Now, I have no idea if the owners of Awnex put their niche to use in their vision transfer to employees. But they’re missing out if they don’t.

Words of Power

Now it’s time to get to the words. Diverse concepts come into play. Concepts such as:

  • Growth
  • Stability
  • Workmanship
  • Organization
  • Efficiency
  • Reputation
  • Attitude
  • Community outreach
  • Values

And, to each of those concepts, you add words that inspire, words that trigger emotions, words that add clarity. Power words. Here are some examples:

  • Ablaze
  • Action
  • Advantage
  • Anticipate
  • Believe
  • Challenge
  • Commitment
  • Determination
  • Excellent
  • Focus
  • Honesty
  • Improve
  • Inspire
  • Knowledge
  • Mission
  • Perseverance
  • Proud
  • Skill
  • Trust
  • Understand
  • Value
  • Wisdom
  • Zeal

Look for and use the power words that best suit your construction company’s vision.

Want to see some power words in action? How about this bit taken from the John F. Kennedy “moon speech?”

We meet at a college noted for knowledge, in a city noted for progress, in a State noted for strength, and we stand in need of all three, for we meet in an hour of change and challenge, in a decade of hope and fear, in an age of both knowledge and ignorance. The greater our knowledge increases, the greater our ignorance unfolds.

President Kennedy used words that conveyed the fear as well as the hope of his time.

Fear: change, fear, ignorance

Hope: knowledge, progress, strength, challenge, hope

Mull it over

Often, when you see a blog post here, you’re encouraged to take action. This time you’re being encouraged to mull over what you’ve just read. Think about it. Next time, there will be insight concerning helping your team help you to build the vision.


Schulte and Schulte Provides Accounting, Contract Document Management, and Advisory Board Level counsel for small to medium commercial construction subcontractors. You can check our blog here

So you can Run With the Big Dogs! Call us 866-629-7735

5 Strategies to Retain Your Best Employees – Part 5

Pay your employees well in order to retain them.

Pay your employees well in order to retain them.

This is the final installment of a 5-part series about specific strategies you can use in order to retain your best construction employees. You can find the first installment here, the second here, the third here, and the fourth here.

Pay them well

Dad explained to me, when I was quite young, that the wise person “knows which side his bread is buttered on.”  Dad was referring to his relationship with his employer. He knew, that in order to keep his job he had to perform up to a certain standard or he would be on the job hunt. Now-a-days, the roles have shifted somewhat, and it is the construction business owner who must look at his employees when it comes to determining the matter of buttered bread.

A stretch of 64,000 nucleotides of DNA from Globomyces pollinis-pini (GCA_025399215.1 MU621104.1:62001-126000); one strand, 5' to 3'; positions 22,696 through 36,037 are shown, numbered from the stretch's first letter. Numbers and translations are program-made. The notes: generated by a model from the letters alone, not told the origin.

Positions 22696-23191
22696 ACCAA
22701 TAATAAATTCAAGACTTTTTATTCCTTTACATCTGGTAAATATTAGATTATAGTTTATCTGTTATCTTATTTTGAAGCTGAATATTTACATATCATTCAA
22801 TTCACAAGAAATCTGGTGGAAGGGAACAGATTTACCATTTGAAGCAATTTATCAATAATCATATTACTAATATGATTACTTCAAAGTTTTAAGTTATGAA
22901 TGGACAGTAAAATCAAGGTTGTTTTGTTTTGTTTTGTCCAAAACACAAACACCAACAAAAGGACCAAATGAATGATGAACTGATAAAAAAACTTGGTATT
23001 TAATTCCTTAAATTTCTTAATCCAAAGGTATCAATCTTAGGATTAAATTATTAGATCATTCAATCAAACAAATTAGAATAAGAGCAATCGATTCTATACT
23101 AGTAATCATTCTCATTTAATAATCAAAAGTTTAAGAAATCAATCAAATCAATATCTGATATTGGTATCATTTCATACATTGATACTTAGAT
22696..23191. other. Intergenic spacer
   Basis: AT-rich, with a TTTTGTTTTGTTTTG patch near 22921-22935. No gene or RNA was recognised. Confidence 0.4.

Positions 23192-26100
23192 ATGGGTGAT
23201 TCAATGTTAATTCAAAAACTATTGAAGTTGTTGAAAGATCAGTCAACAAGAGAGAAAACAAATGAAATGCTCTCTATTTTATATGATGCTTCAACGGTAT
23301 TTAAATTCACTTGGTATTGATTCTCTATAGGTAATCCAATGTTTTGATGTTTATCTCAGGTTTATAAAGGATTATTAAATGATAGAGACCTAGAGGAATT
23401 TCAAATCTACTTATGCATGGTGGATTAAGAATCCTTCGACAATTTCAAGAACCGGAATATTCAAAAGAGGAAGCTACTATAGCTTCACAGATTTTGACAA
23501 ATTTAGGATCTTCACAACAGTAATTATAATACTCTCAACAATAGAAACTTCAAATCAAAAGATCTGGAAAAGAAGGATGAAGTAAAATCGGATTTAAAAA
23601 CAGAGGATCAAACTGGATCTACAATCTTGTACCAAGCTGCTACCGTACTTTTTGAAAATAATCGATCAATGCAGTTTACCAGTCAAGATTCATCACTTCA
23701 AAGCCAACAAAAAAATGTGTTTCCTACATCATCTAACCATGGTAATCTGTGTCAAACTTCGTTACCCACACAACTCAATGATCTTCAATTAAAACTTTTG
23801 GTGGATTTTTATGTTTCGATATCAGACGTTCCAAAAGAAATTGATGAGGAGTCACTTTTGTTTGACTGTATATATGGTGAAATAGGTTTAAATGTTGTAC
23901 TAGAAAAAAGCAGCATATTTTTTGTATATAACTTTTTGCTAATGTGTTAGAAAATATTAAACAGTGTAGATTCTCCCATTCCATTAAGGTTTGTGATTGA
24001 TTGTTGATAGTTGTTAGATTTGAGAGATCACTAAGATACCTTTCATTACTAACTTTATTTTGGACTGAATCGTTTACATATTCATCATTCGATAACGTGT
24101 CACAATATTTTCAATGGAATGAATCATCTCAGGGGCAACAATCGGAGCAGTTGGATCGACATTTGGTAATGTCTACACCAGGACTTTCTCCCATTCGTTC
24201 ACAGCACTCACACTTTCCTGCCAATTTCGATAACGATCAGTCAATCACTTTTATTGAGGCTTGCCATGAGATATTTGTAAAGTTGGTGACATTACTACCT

At the very least, keep your pay scale in the ballpark of what your market is paying. And, don’t wait until someone leaves to learn what others in your industry are paying. One simple way to check, is to use the information you can find on the website of the recruitment business known as indeed. Go here, enter the job title in the open section of the first block, hit search, and receive a plethora of information. You can refine the search as you progress in order to gain more and more specific information.

Consider the whole cost

If you can’t afford to pay them well, how are you ever going to afford to replace them? When it comes to the cost of employee turnover, you’ll do well to consider the whole picture. This article from Jobsite takes a look at some tangible as well as intangible costs connected with employees walking off your jobsites.

Retain them – parts 1 through 5

Coming full circle, it is time to admit that pay for your employees matters. Yet, if the only thing you offer is a bigger pay package you’re not likely to retain your best employees long-term. In a Harvard Business Review article, titled What Matters More to Your Workforce than Money  the author states, “One of the most striking results we’ve found is that, across all income levels, the top predictor of workplace satisfaction is not pay: It is the culture and values of the organization, followed closely by the quality of senior leadership and the career opportunities at the company.”

This same author goes on to state, “While pay can help get new talent in the door, our research shows it’s not likely to keep them there without real investments in workplace culture: making a commitment to positive culture and values, improving the quality of senior management, and creating career pathways that elevate workers through a career arc in the organization.”

Your turn

Be always on the lookout for ways you can improve the experience for your best employees. Make it a priority. Make it happen.